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In progress: Therapies for Long COVID in non-hospitalised individuals: the TLC Study

Discussion in 'Long Covid news' started by Andy, Jun 28, 2021.

  1. Andy

    Andy Committee Member

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    "Approximately 1 in 10 people with COVID-19 continue to experience symptoms and impaired quality of life beyond 12 weeks, which is known as ‘Long COVID’. Common Long COVID symptoms include, extreme tiredness, shortness of breath, chest pain or tightness, ‘brain fog’, insomnia, heart palpitations, dizziness, pins and needles, joint pain, depression, anxiety, tinnitus, earaches, nausea, diarrhoea, stomach aches, loss of appetite, a high temperature, cough, headaches, sore throat, and changes to sense of smell or taste.

    Through a partnership with the Clinical Practice Research Datalink using electronic GP records, the University of Birmingham-led team will identify and recruit thousands of non-hospitalised patients with Long COVID who have had symptoms for 12 weeks or longer to a major clinical digital study.

    At the heart of the study will be the use of a digital platform, called Atom5™ from med-tech company Aparito Limited, which will be configured for the study by experts from the University of Birmingham with patient input. Participating patients will be given access to the digital platform, allowing them to self-report symptoms, quality of life and work capability.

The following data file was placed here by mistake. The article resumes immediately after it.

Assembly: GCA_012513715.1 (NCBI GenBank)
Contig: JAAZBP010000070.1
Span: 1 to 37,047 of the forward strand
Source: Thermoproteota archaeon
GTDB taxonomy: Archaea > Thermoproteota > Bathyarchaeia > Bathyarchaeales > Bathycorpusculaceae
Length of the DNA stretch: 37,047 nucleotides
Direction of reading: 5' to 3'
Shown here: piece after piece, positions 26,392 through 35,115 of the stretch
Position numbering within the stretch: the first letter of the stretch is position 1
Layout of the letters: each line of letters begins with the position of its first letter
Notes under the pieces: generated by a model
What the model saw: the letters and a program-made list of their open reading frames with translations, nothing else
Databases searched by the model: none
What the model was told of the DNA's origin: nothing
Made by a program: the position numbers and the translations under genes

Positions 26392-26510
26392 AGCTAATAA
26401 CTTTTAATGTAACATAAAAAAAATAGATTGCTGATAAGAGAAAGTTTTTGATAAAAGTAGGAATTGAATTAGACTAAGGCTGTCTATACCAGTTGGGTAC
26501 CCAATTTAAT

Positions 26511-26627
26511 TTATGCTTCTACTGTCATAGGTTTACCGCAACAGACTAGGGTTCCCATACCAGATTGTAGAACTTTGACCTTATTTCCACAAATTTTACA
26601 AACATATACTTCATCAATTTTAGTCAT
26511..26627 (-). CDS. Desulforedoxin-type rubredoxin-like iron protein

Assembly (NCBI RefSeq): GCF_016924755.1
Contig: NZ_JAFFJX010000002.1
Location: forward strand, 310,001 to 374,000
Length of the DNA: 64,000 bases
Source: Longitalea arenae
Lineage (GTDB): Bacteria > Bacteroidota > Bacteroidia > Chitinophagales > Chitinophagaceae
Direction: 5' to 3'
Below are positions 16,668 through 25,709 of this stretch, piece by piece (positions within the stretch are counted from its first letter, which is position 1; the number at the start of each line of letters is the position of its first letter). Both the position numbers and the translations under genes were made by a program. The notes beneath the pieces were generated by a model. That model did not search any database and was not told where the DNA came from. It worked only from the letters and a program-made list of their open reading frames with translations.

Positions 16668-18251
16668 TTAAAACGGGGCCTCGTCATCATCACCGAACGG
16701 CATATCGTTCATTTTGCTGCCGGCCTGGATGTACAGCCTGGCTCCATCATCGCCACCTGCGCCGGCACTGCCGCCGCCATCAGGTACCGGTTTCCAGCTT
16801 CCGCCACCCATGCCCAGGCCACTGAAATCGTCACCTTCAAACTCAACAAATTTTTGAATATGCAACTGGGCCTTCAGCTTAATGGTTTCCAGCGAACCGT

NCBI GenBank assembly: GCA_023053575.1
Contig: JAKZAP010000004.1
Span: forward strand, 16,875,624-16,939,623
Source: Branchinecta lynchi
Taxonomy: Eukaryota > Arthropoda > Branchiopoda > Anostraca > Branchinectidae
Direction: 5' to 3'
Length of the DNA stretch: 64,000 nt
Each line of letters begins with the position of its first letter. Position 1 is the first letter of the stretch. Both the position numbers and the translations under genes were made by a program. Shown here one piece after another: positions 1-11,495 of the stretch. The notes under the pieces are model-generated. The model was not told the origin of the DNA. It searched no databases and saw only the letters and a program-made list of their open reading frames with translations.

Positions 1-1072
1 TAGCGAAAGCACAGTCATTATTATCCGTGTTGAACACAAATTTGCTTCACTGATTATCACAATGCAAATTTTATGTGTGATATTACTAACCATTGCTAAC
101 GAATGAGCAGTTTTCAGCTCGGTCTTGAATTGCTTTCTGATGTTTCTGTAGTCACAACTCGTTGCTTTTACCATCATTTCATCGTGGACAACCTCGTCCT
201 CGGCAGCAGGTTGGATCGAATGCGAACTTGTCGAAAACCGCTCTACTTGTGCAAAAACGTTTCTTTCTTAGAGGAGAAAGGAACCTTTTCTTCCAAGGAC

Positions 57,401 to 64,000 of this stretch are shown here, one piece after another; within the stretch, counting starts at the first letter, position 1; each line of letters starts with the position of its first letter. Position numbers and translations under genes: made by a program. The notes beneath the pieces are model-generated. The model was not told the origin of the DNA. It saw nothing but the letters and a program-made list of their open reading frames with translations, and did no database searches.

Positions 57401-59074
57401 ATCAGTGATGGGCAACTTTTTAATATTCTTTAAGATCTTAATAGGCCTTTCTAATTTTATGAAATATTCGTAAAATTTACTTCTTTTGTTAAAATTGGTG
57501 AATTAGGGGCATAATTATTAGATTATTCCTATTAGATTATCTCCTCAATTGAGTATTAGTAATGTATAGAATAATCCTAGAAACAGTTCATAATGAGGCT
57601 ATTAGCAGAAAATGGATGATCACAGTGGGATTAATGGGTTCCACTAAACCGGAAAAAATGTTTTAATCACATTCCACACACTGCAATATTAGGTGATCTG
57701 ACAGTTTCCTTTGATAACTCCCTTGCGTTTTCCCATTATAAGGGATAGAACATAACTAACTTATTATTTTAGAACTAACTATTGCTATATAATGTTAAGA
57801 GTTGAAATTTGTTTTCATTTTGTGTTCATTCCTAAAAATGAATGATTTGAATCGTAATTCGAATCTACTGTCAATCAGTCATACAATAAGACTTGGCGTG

A subgroup of patients will receive blood and other biological tests to understand the immunology of Long COVID, and will wear a device that will measure their heart rate, oxygen saturation, step count and sleep quality.

    Using their findings, the researchers will co-produce with patients a targeted intervention for Long COVID, tailored to individual patient need. Delivered remotely in the community, via the Atom5TM app, it will provide critical support and information to empower patients in self-managing long COVID. In addition, they will provide tailored resources to support symptom management and nurse-led support for those with the severest symptoms.

    The researchers will also use the digital platform to assess whether the treatments and supportive interventions reduce symptoms, improve quality of life, and are good value for money.

    All data gathered will be used to help the scientists characterise the symptoms, health impacts, and underlying causes of Long COVID syndromes in non-hospitalised patients – providing invaluable insight not currently available."

    https://www.birmingham.ac.uk/research/applied-health/research/long-covid/index.aspx
     
  2. Andy

    Andy Committee Member

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  3. Sean

    Sean Senior Member (Voting Rights)

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    :thumbup:
     
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  4. Hutan

    Hutan Moderator Staff Member